Twenty-one Dallas ISD neighborhood schools each receive $50,000 to pursue innovative ideas


Twenty-one Dallas ISD neighborhood schools each received $50,000 in seed money to pursue innovative ideas that will increase school choice in families’ backyards.

The Dallas ISD Office of Transformation and Innovation launched the Innovation Engine Grant program in 2019 as a way to further support neighborhood schools and increase school choice. This week OTI notified the 21 campuses selected for an Innovation Engine Grant, bringing banners and a socially distanced celebration to the neighborhood schools.

“We are planting seeds of innovation throughout Dallas ISD,” said Shakeatha Butler, director of the Office of Transformation and Innovation. “Sometimes it takes money to innovate. A school team might have the passion and might have the ideas, but they need the funds to make those ideas a reality.”

The selected schools can use the funding in a variety of ways to support innovation on their campus.

As one of the 21 school selected, John Carpenter Elementary School in Oak Cliff will pursue a leadership model with an emphasis on entrepreneurship. Under the model, the school will, in part, host a “Socratic Hour”–an open-ended discussion that teaches students to think critically–and a financial literacy course.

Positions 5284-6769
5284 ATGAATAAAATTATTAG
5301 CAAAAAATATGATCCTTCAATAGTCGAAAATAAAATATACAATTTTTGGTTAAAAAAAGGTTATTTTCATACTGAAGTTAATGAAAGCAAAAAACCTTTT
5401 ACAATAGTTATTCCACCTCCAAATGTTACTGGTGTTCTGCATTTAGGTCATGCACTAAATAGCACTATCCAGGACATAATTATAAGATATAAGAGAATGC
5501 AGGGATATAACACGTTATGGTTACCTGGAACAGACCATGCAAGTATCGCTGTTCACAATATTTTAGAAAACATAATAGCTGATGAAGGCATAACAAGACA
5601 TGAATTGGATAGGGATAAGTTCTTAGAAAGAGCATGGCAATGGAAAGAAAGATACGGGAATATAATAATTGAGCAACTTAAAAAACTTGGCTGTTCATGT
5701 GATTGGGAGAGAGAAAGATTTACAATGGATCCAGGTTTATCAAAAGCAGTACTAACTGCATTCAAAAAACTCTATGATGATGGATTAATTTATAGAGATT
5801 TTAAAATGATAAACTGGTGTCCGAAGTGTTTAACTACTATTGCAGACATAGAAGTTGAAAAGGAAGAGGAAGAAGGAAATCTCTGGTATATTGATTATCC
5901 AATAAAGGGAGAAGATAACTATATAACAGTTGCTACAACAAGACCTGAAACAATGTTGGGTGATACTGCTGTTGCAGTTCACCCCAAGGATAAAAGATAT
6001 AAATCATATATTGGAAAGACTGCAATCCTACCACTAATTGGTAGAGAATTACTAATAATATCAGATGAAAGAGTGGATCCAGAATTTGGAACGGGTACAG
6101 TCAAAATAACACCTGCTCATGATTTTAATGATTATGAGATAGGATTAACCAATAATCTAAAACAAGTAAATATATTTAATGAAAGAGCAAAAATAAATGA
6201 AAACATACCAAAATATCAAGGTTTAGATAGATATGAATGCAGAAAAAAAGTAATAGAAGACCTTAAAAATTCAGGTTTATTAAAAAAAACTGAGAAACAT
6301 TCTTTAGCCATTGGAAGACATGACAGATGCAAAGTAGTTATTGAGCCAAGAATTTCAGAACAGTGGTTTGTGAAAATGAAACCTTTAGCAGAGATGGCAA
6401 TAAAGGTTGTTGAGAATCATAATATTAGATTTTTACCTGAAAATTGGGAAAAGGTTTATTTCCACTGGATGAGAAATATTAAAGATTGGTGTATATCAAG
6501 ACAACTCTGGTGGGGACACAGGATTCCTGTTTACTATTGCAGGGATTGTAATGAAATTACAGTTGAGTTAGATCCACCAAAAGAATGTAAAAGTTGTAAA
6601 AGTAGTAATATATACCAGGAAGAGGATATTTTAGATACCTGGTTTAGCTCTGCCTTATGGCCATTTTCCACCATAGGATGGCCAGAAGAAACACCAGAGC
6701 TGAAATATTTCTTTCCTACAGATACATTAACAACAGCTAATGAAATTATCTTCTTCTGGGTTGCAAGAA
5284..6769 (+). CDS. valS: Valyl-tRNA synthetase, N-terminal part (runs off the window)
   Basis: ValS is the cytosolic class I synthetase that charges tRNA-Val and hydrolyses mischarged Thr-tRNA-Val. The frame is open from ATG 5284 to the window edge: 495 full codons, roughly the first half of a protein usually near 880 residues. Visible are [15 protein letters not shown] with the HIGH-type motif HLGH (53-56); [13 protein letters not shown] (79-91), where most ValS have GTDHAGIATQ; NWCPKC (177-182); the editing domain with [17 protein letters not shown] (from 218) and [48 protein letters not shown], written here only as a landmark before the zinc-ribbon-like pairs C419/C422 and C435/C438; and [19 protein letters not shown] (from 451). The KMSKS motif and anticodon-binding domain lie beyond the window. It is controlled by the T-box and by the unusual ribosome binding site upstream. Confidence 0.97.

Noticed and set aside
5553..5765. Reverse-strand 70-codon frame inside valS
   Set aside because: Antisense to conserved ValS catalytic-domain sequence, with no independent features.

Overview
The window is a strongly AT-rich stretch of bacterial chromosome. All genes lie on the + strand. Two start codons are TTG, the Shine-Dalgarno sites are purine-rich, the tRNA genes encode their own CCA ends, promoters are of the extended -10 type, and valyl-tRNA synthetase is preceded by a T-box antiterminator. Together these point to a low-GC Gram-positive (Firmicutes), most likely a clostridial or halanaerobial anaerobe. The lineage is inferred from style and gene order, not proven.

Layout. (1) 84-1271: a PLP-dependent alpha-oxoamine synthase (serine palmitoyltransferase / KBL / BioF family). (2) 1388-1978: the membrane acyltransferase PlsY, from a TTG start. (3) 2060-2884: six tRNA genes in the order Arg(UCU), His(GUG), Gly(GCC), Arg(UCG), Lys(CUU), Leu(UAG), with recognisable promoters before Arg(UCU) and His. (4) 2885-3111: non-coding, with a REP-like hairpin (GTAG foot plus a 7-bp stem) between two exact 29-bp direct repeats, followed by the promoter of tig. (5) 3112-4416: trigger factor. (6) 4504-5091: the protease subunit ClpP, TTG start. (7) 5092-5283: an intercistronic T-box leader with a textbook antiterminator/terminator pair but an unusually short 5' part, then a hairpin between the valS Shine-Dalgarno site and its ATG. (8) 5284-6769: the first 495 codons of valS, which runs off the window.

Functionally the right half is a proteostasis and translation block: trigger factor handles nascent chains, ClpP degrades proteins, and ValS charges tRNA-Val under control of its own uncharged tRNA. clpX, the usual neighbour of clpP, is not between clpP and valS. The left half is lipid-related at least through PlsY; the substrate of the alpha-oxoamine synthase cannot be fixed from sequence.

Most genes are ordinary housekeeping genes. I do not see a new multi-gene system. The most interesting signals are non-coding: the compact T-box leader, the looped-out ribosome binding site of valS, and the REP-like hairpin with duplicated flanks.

“This will have an enormous impact on our students and the community we serve,” Carpenter Elementary Principal Constance Jawaid said. “We are thankful for this seed money to help us innovate here in Oak Cliff.  It is our goal to do our part to help change the economic trajectory of Black and Brown people in this country and what better place to start than with the children.”

In addition to Carpenter Elementary, the other schools 20 selected, and the proposed academic model they will explore, are:

  • Roosevelt High School (STEAM)
  • Boude Storey Middle School (STEAM)
  • Gaston Middle School (Communications and Culture-Inquiry Based Learning)
  • Hector P. Garcia Middle School (International Baccalaureate – Middle Years Programme)
  • Kennedy-Curry Middle School (Visual and Performing Arts)
  • O.W. Holmes Middle School (STEAM)
  • Herbert Marcus Elementary School (Leadership)
  • Pershing Elementary School (STEAM College and Career Exploration)
  • DeGolyer Elementary School (STEAM – Design Thinking)
  • Adelle Turner Elementary School (STEAM – Project Based Learning)
  • Eddie Bernice Johnson Elementary School (STEM)
  • Rhoads/Thompson Elementary School (STEM)
  • Brashear Elementary School (Leadership)
  • H.I. Holland Elementary School (New Tech)
  • Foster Elementary School (Personalized Learning)
  • Harrell Budd Elementary School (Theater Arts)
  • Dunbar Elementary School (STEM)
  • Soto Elementary School (Leadership)
  • Dorsey Elementary School (Leadership)
  • Guzick Elementary School (International Baccalaureate)

And remember, the Discover Dallas ISD Neighborhood School Webinar is happening Dec. 12 where parents and families can learn more about great district neighborhood schools.


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